This is expected to impact supply over the longer term. Market intelligence firm Fitch Solutions predicts production growth will slow to 0.7 per cent each year from 2020 to 2029, down significantly from the 8.7 per cent annual growth witnessed each year in the prior decade.

That is despite BHP, Rio and Fortescue all bringing new mines into production next year, because these additions are just replacing mines that have come to the end of their lives.

Paul Bartholomew, head of metals news and insight, Asia-Pacific for S&P Global Platts, believes iron ore supply will remain fairly tight in the years ahead as supply outside of the major players is unlikely to come on.

He told Stockhead there were also still question marks around Brazilian heavyweight Vale’s export volumes, and there could be further tightening if tonnes from mine replacement projects in the Pilbara didn’t keep up with the tonnes they were replacing.

At the same time, China is starting to fire on all cylinders again.

“We think Chinese crude steel production could still recover from any coronavirus impact and grow by 1-2 per cent to reach 1 billion mt [metric tonnes] this year, so see iron ore as being well-supported in the medium-term,” Bartholomew noted.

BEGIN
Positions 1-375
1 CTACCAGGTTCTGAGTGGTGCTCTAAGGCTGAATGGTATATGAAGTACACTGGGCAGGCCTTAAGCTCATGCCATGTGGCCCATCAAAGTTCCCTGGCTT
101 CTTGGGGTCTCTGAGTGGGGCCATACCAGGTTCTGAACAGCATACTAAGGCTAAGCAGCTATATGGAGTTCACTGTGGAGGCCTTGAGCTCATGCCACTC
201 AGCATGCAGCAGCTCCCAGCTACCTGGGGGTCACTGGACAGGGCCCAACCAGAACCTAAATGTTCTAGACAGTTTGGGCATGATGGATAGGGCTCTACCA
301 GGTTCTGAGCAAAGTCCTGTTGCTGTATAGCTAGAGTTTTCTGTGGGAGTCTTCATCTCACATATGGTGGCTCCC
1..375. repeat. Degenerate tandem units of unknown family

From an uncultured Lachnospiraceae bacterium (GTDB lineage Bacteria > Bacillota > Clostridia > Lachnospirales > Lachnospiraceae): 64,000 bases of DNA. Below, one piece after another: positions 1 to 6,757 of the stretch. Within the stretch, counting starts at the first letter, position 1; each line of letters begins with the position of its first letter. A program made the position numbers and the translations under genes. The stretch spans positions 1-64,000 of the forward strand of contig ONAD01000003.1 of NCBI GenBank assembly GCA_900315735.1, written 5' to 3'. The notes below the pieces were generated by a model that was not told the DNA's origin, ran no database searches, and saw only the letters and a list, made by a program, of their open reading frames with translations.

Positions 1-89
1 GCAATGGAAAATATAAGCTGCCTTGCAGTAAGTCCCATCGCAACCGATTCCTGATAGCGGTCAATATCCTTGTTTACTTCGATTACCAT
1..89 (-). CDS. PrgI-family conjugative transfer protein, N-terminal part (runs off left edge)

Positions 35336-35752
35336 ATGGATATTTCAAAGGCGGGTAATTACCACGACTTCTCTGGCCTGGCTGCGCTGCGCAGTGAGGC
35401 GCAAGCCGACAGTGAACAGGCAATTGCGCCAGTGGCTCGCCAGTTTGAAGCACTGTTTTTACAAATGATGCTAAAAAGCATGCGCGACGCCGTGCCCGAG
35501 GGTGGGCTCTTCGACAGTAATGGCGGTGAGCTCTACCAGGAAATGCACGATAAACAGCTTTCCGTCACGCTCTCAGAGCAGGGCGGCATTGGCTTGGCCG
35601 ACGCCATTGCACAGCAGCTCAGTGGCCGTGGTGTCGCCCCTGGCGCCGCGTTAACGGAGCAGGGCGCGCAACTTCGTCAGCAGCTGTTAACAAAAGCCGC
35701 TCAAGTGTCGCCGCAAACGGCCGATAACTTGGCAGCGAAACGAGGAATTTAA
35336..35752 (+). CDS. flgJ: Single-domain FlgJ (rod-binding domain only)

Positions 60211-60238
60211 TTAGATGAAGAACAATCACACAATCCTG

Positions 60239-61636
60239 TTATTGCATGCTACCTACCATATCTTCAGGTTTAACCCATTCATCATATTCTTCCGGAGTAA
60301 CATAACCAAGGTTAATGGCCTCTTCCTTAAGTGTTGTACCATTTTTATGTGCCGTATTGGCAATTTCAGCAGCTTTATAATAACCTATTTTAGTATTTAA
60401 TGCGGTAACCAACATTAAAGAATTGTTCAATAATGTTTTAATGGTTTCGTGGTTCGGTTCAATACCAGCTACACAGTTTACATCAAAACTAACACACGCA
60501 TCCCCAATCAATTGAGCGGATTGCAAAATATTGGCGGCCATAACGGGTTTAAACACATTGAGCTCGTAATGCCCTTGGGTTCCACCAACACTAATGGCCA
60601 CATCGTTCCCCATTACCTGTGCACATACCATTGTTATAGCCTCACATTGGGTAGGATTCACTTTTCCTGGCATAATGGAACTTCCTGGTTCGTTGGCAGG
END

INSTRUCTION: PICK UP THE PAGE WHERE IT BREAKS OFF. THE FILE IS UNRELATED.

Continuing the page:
Supply choke points

The bottlenecks in the iron ore supply chain were once a logistics issue, but that has shifted to an actual mine issue, with production not growing and reserves running out.

“For example, most of the $10bn Rio spent up until 2015 was spent debottlenecking its rail and port capacity,” Eames said. “And that’s fine, it did a great job, but actually it’s not been able to use all of the capacity in part because of mine operational challenges and it won’t get to 360Mt system capacity until it builds a new mine at Koodaideri in about two years time.

“It’s actually about having the reserves and being able to mine at high rates. That’s where the challenges are now starting to emerge.”

Rio has just over 2 billion tonnes in reserves at existing operations, which at an annual production rate of 327 million tonnes is just six years worth. Fortescue, meanwhile, has total reserves at a slightly bigger number at 2.3 billion tonnes of hematite, but again that is still only around 12-13 years of reserves at its current production rate.

“We’re starting to see some supply depletion pressures in Australia and in the southern system in Brazil,” Eames said.

“The problem here is not only have miners been slow to invest with a ‘value over volume’ strategy and their capacity hasn’t gone up, but there’s a bigger problem here in mining, if you don’t invest eventually your mines are going to run out and that’s exactly what is confronting some of the big players now.”


Very few mines to fill the gaps

And you can count the number of explorers working to bring iron ore mines into production on one hand.

The problem at the junior end of the market, and even with players like Fortescue, is that there are very few companies with mines that can produce a high-grade product.